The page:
By Paul Acquaro
I've enjoyed listening to albums by the Norwegian power trio Bushman's Revenge over the past couple years, but their latest offering is the most impressive by far. 'A Little Bit Of Big Bonanza' is a powerful collection of tunes, that while downright heavy at times, also seems to be constructed with a little more attention to dynamics and composition than previous offerings.
The album kicks off with the appropriately melodic 'As We Used to Sing', a Sonny Sharrock tune whose almost hummable melody is unpinned with some fierce drumming and fine fuzz bass. Then there is 'John Lennon is The Greatest Man Who Ever Lived' which features finger picked acoustic guitar, a melody driven by descending bass notes, and a delicate brush pattern on the drums. It is reminiscent of the Nels Cline Singers and the inclusion of Gard Nilssen's vibraphone is a key element.
A little after half way into the album things really begin to open up. '4E73' features a spacious arpeggiated melody underpinned by sonic textures that hint vaguely at sage brush and prairie, and it slowly swells into 'Tinnitus Love Poem' which has become one of my favorite tracks. It follows an evocative emotional arc as the guitar builds, bends and breaks your heart.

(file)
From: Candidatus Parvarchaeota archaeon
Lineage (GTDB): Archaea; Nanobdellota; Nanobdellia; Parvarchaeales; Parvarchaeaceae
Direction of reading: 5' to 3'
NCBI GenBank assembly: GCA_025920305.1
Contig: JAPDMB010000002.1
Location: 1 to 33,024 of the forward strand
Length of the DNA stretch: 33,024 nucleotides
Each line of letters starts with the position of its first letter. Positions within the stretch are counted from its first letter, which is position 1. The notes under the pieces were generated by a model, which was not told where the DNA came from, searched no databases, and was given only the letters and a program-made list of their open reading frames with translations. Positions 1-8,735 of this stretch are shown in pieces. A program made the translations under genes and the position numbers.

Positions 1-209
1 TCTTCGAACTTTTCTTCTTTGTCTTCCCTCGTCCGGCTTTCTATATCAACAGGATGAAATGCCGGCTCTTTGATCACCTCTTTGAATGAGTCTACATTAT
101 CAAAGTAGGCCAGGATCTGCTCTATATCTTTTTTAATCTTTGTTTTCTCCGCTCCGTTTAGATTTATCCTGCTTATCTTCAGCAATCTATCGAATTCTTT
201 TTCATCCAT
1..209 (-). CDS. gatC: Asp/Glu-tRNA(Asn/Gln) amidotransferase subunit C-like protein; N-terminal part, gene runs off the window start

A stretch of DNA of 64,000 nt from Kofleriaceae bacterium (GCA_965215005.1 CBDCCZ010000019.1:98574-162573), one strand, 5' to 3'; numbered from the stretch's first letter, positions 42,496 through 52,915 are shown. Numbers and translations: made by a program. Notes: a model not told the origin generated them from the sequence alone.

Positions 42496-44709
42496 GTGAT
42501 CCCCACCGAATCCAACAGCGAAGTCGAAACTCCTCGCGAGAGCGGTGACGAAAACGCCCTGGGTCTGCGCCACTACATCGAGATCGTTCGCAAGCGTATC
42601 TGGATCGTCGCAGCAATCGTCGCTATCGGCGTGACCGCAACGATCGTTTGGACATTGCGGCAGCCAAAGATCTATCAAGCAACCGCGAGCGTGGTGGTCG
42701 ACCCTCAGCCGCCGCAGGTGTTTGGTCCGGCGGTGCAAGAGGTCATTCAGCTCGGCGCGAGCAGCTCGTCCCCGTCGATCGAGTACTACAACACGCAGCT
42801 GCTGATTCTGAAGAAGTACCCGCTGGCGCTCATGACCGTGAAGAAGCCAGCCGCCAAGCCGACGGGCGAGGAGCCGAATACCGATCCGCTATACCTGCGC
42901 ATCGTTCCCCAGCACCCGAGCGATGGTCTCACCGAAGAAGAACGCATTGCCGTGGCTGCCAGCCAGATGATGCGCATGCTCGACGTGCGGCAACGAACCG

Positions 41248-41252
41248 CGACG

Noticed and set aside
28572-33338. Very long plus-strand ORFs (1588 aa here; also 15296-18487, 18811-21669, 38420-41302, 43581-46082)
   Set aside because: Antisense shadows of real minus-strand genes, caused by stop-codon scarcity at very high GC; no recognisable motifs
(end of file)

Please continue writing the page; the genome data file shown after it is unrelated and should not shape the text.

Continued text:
But worry not, while they may have briefly shown a subtler side, tunes like 'Iron Bloke' and 'Hent Tollekniven Ivar Det Har Stranda En Hval' are hard driving affairs. Replete with churning baselines and driving riffs, Even Helte Hermansen's guitar is incisive and cutting, Rune Nergaard's bass line is insistent and Nilssen's drums pulsate strong and free.
Overall, the songs and playing here feels a little more considered and varied than past recordings. While not jazz, the complex free rhythms and improvisational approach give this music a complexity and sophistication that goes beyond rock or metal as well. On the heavier side, but well worth a listen.
You can download the mp3 version from eMusic, and note that there is a companion LP called "Never Mind the Botox" which is available from Rune Grammophone.